The Environmental Protection Agency's Endangered Species Act Affecting Pesticides.... 2 the touch. They have a strongly pungent or resinous odor when crushed (some call it stinking cedar). The female cone develops into a single, fleshy-covered, dark green, oval seed about 1-inch long which is coated with a whitish bloom. About 20 years are needed for the tree to mature. Florida torreya. (Photo credit: Georgia Plant Conservation Alliance) Florida torreya is endemic to the Apalachicola River area in Gadsden, Liberty, and Jackson Counties, Florida, and in a closely adjacent part of Decatur County, Georgia. Scattered immature trees occur within the general range. Florida torreya grows on bluffs and ravine slopes in the moist shade of associated pine-hardwoods. In Florida, the majority of the habitat is in private ownership. Disease, rather than pesticides, is considered the most prominent threat to this species. Nevetheless, because of the torreya's endangered status, pesticides must be considered as a contributive threat. Housing development, dams, and reservoirs also pose a threat to the species, but the steepness of the bluffs and ravines limit such building capabilities. There are only three counties in the entire state that are affected: Gadsden, Jackson, and Liberty, all in the states panhandle. County bulletins have been developed for these counties that map the affected areas: Gadsden County: Jackson County: Liberty County: To determine whether the information in the bulletins applies to your use of a pesticide, review the questions below. If you answer yes to both questions, the bulletins would apply to you. Do you intend to use pesticides within or near the shaded area on your county-specific map? Are any of the ingredients listed on the front panel of your pesticide product named in the Table of Pesticide Active Ingredients (also listed in Table 1)? Pesticides shown in Table 1 are considered by EPA to cause a threat in these three counties. All are herbicides. EPA's Endangered Species Protection Program:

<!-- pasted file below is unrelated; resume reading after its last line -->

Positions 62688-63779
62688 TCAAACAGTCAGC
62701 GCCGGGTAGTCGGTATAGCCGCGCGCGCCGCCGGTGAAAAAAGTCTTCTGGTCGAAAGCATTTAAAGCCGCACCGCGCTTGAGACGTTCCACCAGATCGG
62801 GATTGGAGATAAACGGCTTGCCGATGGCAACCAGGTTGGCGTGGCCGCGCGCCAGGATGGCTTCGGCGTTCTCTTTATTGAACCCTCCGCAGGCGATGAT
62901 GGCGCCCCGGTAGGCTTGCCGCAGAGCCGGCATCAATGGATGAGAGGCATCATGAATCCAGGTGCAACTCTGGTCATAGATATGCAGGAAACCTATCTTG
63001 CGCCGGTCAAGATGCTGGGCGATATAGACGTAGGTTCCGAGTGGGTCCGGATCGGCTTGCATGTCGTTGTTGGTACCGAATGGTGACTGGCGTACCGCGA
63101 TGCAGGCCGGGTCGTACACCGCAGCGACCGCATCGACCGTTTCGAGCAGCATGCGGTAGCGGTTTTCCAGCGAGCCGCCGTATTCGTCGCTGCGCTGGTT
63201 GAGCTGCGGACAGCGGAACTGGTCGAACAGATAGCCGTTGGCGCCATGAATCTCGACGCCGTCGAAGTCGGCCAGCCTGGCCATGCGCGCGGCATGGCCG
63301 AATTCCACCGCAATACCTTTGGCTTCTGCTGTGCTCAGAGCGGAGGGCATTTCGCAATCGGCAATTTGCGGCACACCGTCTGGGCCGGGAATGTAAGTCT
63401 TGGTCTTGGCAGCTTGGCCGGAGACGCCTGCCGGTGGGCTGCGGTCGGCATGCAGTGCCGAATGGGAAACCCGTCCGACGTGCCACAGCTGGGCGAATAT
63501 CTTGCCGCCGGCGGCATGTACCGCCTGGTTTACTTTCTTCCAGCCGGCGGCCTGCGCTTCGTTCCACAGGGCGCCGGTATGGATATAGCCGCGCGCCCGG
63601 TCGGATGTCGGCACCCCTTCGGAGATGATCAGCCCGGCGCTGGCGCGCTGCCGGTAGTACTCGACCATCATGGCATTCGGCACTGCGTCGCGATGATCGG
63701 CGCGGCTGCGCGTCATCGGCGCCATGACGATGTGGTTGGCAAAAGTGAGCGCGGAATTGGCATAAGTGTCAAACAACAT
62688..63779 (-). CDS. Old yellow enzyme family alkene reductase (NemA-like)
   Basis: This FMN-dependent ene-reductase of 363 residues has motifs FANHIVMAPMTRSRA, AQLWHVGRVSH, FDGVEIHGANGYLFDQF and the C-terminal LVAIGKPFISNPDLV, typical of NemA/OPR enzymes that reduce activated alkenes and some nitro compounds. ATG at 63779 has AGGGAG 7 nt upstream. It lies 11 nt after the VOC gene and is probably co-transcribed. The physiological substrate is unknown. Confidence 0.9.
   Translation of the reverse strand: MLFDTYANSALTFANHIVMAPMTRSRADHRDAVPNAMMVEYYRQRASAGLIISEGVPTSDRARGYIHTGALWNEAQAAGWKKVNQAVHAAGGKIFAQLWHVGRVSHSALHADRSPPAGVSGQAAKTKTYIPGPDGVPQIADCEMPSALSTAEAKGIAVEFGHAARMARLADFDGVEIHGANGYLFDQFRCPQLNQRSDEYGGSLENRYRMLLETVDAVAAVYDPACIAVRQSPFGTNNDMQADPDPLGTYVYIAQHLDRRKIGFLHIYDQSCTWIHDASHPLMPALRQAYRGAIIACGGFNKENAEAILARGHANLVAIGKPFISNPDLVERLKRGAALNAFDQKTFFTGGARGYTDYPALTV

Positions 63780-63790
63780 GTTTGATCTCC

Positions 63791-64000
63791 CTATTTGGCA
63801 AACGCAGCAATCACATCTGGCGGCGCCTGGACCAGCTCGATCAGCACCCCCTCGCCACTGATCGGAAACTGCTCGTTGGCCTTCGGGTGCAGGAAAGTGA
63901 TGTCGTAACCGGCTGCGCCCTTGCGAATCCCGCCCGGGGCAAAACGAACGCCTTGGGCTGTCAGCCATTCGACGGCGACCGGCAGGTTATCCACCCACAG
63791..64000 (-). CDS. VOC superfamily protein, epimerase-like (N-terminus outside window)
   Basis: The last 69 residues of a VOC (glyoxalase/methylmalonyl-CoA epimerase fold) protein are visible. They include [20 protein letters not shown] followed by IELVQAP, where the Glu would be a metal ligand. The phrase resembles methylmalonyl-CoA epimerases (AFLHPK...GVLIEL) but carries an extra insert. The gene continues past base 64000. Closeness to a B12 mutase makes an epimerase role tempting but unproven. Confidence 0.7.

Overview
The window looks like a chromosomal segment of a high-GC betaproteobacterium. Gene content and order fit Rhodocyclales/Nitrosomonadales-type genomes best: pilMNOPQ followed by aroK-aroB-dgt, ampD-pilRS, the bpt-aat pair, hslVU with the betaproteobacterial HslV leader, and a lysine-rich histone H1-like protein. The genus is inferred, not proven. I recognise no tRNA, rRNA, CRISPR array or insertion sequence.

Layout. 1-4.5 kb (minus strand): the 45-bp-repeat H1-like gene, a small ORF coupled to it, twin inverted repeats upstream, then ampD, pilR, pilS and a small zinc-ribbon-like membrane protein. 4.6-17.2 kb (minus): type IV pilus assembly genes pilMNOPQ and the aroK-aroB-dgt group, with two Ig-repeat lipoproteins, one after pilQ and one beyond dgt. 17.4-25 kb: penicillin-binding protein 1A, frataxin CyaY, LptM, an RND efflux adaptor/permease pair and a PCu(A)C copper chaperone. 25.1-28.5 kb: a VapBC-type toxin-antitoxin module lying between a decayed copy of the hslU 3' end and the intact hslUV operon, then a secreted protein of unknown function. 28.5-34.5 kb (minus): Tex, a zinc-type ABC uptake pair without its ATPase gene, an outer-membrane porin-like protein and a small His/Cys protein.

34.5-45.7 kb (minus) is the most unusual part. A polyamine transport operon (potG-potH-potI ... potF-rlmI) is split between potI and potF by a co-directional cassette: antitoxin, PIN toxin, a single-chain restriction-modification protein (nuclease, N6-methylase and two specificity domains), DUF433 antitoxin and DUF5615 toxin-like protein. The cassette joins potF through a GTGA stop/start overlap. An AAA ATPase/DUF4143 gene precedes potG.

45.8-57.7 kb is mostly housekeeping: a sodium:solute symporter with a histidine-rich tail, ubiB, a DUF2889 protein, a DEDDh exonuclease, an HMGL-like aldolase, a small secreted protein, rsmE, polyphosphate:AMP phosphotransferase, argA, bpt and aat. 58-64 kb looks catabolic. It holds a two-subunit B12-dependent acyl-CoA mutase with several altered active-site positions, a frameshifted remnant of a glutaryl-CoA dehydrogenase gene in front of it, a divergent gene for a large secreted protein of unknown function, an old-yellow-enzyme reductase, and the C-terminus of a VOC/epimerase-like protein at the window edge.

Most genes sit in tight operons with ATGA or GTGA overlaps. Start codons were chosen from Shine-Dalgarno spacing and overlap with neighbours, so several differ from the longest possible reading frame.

The Environmental Protection Agency's Endangered Species Act Affecting Pesticides.... 3 Pesticides considered by EPA to threaten Florida torreya. Amitrole Amitrole, Herbizole Amommonium sulfamate Ammate, Ortho Brush Killer Atrazine Aatrex, Atrazine, many others Cacodylic acid Phytar 560, Montar Dalapon Dowpon Dazomet Cosans, Mogul, AMA, Grazon, Nalcon Dicamba Banvel, Trimec Dichlobenil Casoron, Branzil Dichlorprop Brush and Weed Killer Diphenamid Enide, Formula GH EPTC Eptam, Styazine, Chacon, Genate, EPTC Fosamine-ammonium Krenite Brush Out Glyphosate Roundup, Rondo, Rodeo Hexazinone Velpar, Pronone, Buckshot Paraquat Paraquat, Gramoxone Inteon Picloram Tordon Simazine Simazine, Princep Use tree injection only in ravines and bluffs (steepheads). Use ground applications along margins of ravines and bluffs. Maintain a 100-foot buffer strip from ravines and bluffs during aerial liquid applications and a 50-foot strip during aerial granular applications.